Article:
You might be taking too much of this popular medicine

By Alistair Gardiner
Published November 25, 2020

Key Takeaways

If you have a headache, back pain, or issues with arthritis, chances are you don’t think twice before popping an over-the-counter (OTC) nonsteroidal anti-inflammatory drug (NSAID) such as ibuprofen, aspirin, or naproxen. NSAIDs have been used for decades and are still some of the most commonly used medications worldwide, with an estimated 15% of Americans taking them on a regular basis (including OTC and prescription). Roughly 30 billion doses are taken every year to treat a wide variety of conditions, including pain, colds, coughs, and flu.

But if you’re popping or prescribing NSAIDs on a regular basis, be careful. Recent studies suggest it’s incredibly easy to take far higher than the recommended daily dose of NSAIDs, and exceeding the maximum dose is very common.

Exceeding the dose

Ibuprofen is the most widely used NSAID. It may surprise you to learn that, according to the literature, it’s also become one of the most commonly overdosed drugs in many countries.

One study attempted to discern the prevalence of NSAID-dosing that exceeds the recommended daily limit, with a specific focus on ibuprofen. Researchers looked at the habits of more than 1,300 ibuprofen users, recording details of hourly NSAID use as well as information on medical history and physical health status.

The investigators found that, not only were most users unaware that some of the products they were using were NSAIDs, but up to 15% of participants were regularly exceeding the daily recommended dose. The results showed that more than one-third of participants were taking a second NSAID on top of ibuprofen—and fewer than half of this group realized that more than one of their medications was an NSAID.

A number of factors make it easy to misuse NSAIDs, including their widespread availability and the relative safety of their use. There are more than 20 different NSAIDs on the market, which can make it easy to double up without realizing. Also, NSAIDs are present in some products that combine a number of medications, which can make it more difficult to identify how much you’re dosing.

Researchers found that overdosing on NSAIDs was especially common in men, in those who suffer chronic pain, and those who believed in “choosing my own dose.” The researchers advised that educating consumers about “how many painkillers is too many” could reduce overdosing.

What too many NSAIDs can do to you

The effects of taking too many NSAIDs are varied. Regularly exceeding the daily recommended dose can result in kidney damage or digestive problems, like stomach upset, heartburn, and ulcers. Less common adverse side effects include allergic reactions, bruising or bleeding, and liver damage. Some NSAIDs can even raise the risk of developing heart problems in some users.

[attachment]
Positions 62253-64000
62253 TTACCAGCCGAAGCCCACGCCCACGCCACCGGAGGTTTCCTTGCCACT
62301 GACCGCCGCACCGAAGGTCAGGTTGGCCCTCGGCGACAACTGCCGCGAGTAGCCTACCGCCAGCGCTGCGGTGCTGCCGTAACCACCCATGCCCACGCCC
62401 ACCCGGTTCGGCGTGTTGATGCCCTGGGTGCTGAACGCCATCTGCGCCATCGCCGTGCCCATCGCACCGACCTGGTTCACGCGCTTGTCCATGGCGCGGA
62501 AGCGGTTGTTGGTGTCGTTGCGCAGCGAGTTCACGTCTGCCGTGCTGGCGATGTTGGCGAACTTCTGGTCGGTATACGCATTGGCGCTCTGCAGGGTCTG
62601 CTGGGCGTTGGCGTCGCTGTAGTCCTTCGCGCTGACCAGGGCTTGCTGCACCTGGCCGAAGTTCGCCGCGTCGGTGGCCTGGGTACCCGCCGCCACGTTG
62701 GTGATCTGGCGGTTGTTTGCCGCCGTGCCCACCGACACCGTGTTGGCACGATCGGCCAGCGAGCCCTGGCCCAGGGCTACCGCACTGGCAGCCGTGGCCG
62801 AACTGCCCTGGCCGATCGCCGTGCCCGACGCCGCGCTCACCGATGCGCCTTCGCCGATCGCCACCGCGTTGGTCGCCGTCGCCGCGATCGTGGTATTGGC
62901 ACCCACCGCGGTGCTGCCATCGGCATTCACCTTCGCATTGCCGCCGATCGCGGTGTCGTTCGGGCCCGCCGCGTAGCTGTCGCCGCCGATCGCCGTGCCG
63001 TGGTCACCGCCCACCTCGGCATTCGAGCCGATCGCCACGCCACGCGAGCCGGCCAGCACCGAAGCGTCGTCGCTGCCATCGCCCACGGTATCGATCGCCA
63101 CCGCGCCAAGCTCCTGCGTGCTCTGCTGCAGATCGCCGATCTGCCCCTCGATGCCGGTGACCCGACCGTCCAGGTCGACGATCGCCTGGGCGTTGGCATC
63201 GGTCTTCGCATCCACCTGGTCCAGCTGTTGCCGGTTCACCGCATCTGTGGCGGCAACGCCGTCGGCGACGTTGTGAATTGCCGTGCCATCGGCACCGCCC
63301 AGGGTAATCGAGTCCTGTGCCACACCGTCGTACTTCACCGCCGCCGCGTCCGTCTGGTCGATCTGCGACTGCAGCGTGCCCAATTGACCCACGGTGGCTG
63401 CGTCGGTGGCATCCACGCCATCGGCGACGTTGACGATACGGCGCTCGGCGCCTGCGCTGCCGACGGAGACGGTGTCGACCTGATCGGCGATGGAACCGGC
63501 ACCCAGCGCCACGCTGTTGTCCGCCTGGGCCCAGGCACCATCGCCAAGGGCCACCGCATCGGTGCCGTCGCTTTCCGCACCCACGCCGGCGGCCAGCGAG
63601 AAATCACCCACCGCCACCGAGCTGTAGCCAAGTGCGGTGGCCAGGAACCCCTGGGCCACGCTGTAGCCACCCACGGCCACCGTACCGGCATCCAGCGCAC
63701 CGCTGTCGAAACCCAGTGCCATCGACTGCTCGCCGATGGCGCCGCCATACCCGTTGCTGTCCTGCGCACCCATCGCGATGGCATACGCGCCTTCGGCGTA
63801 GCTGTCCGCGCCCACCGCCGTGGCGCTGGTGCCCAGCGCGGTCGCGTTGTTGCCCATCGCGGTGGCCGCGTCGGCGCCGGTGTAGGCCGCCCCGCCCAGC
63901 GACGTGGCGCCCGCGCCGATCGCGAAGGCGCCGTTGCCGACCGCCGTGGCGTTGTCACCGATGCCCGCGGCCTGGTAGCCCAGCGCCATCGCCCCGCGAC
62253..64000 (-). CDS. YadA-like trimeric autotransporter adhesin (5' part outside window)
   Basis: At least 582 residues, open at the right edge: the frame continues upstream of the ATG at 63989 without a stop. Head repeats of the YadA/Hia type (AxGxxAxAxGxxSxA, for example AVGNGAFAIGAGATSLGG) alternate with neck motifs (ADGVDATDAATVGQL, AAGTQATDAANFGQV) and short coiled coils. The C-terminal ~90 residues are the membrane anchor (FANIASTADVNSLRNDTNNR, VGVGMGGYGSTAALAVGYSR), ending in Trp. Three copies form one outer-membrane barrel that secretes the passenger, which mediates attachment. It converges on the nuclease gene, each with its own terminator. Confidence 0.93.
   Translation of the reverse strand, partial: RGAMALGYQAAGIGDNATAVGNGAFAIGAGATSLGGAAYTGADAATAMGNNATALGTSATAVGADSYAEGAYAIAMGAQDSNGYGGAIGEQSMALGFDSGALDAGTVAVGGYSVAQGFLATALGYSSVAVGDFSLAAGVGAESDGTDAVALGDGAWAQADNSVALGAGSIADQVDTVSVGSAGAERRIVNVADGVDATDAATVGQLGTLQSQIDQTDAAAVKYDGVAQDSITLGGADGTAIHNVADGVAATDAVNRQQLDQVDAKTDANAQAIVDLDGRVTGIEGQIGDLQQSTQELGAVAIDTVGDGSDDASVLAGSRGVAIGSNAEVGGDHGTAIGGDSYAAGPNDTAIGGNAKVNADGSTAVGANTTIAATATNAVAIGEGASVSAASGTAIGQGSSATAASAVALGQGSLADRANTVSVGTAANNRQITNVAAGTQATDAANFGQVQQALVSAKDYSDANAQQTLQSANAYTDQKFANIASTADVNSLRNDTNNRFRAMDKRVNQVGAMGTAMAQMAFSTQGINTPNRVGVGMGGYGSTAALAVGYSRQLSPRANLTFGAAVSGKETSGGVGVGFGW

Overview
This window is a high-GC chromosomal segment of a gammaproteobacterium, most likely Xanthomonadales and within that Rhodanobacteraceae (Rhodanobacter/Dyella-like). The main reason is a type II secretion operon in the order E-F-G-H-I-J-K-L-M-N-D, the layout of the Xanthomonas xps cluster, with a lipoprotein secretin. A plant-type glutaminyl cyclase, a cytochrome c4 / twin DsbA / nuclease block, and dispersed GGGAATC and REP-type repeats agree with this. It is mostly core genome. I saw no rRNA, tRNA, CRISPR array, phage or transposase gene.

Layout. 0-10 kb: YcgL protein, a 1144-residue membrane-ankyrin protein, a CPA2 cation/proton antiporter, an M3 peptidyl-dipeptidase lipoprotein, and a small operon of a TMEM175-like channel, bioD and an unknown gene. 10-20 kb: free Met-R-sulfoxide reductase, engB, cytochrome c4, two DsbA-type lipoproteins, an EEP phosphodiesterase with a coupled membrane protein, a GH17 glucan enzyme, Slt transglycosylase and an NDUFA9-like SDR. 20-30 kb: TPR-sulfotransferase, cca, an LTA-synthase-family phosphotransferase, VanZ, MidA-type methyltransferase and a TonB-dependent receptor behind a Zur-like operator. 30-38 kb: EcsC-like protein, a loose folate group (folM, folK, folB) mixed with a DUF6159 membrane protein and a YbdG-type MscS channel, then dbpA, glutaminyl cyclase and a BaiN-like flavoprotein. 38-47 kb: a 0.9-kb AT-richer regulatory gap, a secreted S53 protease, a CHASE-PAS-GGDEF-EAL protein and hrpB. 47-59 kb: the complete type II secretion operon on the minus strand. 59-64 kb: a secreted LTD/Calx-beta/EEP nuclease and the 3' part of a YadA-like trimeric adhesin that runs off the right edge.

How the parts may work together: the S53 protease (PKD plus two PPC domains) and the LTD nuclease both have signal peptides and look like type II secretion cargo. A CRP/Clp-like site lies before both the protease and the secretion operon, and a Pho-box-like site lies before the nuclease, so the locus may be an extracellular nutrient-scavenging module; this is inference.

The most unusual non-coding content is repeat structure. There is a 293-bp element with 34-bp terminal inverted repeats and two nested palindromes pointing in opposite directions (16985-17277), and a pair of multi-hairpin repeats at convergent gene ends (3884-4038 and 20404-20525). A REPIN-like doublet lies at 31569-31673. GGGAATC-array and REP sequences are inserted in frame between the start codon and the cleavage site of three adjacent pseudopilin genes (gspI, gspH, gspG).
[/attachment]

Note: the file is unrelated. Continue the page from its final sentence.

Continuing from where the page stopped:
Studies have found that adverse reactions to NSAIDs most commonly occur when they’re combined with other drugs or substances. Some research, for example, found that people who frequently take ibuprofen and regularly drink alcohol have a higher risk of experiencing gastrointestinal bleeding. 

Researchers have found that frequency is the key. One study, for example, found no association between infrequent analgesic use and serious gastrointestinal toxicity, but concluded that a significant association appeared in those who used NSAIDs 4-7 days a week.

Studies have also shown that NSAIDs can be dangerous for unborn babies, which led the FDA to recently update its recommendations. Evidence suggests that NSAIDs can result in low levels of amniotic fluid—as such, the FDA is now advising that pregnant women avoid all use of the drugs starting 20 weeks into pregnancy.

While there is still much to learn about the adverse effects of NSAIDs, research has indicated a number of other potential negative health impacts of taking analgesics too often. One study found that all non-aspirin NSAIDs may be associated with increased cardiovascular risks. Another study concluded that risks of stroke are slightly increased among users of prescription ibuprofen. Research also suggests that prescription-strength NSAIDs are associated with increased blood pressure, which can exacerbate hypertension.

In fact, NSAIDs are legally required to state that the risk of heart attack or stroke may increase if they’re used more than directed or for longer than directed.

Pay attention to dosage

Although about one in seven Americans exceed the recommended daily dosage of NSAIDs, the majority of people taking them follow the directions and don’t experience complications.

That said, there’s enough evidence of the damage that could occur from overdosing that it’s best to pay attention to dosage, as well as any combinations of drugs taken while using NSAIDs.

A review of studies concluded that healthcare providers can play an instrumental role here, by making sure that patients use the lowest effective dose of NSAIDs for the shortest duration of time in order to treat their ailment.

For patients, the advice is simple: Follow the instructions on the label and the advice of your doctor.

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